TEA task force helps address statewide teacher shortage

Published: Mar. 30, 2022 at 10:51 PM CDT
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WICHITA FALLS, Texas (KAUZ) - There’s a new task force in Texas aimed at keeping teachers in the classroom due a statewide shortage.

It came following a letter sent from Governor Greg Abbott’s office on March 7 and its sole purpose is to investigate why these shortages exist.

Jean Streepey, who is a member of the TEA Teacher Vacancy Task Force, has been in the classroom for 16 years and said she knows firsthand the issues that many teachers face.

“The goals of the task force are to look at the best practices in these areas but then also to collect information from our teachers, from our administrators, our education prep programs,” Streepey said.

The TEA Teacher Vacancy Task Force originally only had 24 members consisting of superintendents, administrators, and only two teachers - which created a lot of backlash.

“They have decided since then to add 24 more teachers to the task force, so it’s balanced between the two,” Streepey said.

Streepey said that’s important because problems can differ depending on where you teach.

In rural areas versus larger cities, teachers face having access to education prep programs and even getting to and from school, among other issues.

“Many times teachers are asked to do non-educational tasks and we need to make sure that when we ask them to do extra things, it’s a valuable use of their time. Of course, we need to look at the pay structure and make sure that our teachers can raise their families and that they have a path for leadership moving forward and a career path,” Streepey said.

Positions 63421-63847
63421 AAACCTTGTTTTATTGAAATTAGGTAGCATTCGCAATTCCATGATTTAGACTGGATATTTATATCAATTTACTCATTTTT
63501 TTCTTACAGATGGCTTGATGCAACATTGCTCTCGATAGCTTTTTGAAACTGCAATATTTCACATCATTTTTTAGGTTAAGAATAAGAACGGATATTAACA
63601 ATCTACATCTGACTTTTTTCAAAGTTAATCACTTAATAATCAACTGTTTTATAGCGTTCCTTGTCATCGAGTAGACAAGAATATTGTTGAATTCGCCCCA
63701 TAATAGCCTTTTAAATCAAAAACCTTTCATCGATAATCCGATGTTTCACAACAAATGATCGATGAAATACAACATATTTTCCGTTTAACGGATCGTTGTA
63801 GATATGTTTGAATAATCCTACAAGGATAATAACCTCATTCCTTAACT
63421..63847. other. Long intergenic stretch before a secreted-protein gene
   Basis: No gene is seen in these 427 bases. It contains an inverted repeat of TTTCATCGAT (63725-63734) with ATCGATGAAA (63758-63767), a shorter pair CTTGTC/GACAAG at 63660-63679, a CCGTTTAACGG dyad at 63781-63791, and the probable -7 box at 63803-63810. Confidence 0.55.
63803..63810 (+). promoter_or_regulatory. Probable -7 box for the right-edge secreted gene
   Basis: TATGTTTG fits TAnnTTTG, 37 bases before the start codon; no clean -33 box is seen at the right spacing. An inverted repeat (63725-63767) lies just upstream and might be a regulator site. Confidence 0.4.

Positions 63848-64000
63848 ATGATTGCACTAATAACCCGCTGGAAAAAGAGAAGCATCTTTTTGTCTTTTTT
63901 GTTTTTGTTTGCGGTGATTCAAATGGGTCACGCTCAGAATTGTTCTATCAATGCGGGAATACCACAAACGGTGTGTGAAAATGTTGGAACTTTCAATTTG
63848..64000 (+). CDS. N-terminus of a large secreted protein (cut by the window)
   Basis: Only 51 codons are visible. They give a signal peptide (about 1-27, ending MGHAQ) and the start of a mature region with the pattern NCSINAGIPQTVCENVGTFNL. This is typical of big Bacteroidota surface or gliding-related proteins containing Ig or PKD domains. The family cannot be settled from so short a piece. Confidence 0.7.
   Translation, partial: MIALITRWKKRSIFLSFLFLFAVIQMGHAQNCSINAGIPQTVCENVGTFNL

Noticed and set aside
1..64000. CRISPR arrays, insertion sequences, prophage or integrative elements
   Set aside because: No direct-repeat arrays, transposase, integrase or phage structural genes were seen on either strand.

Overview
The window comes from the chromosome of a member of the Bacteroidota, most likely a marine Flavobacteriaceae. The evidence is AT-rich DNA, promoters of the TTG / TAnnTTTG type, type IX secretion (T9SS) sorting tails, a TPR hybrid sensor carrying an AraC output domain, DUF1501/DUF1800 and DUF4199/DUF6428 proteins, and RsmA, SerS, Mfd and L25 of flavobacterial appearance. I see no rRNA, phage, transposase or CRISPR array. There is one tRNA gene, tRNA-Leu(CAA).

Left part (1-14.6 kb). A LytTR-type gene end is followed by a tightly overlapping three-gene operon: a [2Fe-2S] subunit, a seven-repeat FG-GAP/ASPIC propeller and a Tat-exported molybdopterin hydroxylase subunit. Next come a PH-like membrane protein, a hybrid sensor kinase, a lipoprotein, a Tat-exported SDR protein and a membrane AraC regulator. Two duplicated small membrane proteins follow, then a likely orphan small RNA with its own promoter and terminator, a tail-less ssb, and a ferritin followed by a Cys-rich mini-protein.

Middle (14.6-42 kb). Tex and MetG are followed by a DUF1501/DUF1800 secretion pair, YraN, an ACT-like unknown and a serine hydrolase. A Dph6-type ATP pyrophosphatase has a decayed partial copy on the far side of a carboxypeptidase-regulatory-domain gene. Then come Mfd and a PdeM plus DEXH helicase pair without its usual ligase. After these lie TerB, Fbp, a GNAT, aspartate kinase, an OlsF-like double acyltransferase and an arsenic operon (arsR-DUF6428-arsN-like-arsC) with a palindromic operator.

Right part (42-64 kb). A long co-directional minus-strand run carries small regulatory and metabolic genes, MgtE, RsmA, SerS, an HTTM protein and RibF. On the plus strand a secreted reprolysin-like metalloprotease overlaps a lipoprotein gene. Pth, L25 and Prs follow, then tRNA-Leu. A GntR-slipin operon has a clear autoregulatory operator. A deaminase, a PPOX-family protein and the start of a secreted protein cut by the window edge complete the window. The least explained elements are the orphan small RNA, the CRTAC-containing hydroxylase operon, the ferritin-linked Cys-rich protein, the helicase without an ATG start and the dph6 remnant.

Dr. Peter Griffiths, associate superintendent with WFISD, said the district is seeing teacher shortages across its 26 campuses, a problem seen even before the pandemic.

“I think just as a district, we have the same problem as everyone else. We’re having issues bringing teachers in and finding new teachers. We live, we’re two hours away from the metroplex where over there they may have more choices of teaching staff,” Griffiths said.

He said he could have as few as 100 new hires coming in to be a part of a staff of 2,000 teachers every year, and the district has been working to do something about it.

“Something we started with, some of our campuses that have a high economically disadvantaged students we actually had a system in place and we still do where you get like a bonus for working on those campuses because those are hard to fill places,” Griffiths said.

Griffiths explained if he thinks the task force will help in that goal.

“I think teachers need more pay, yes, find us the money for it. We need better teacher preparation programs, yes, find the money for it. It’s all in getting down to that finding out how do we get our teachers what they deserve,” Griffiths said.

“We are really working to make some long-term changes for them. We know that our teachers are the number one factor that impacts student outcome, so anything you do to support a teacher comes back to us for our precious children,” Streepey said.

Streepey said the members from all across the state on the TEA Teacher Vacancy Task Force will be meeting every other month for the next year. Their next meeting will take place this summer so they can continue to have conversations and recommendations to the TEA and Texas school districts.

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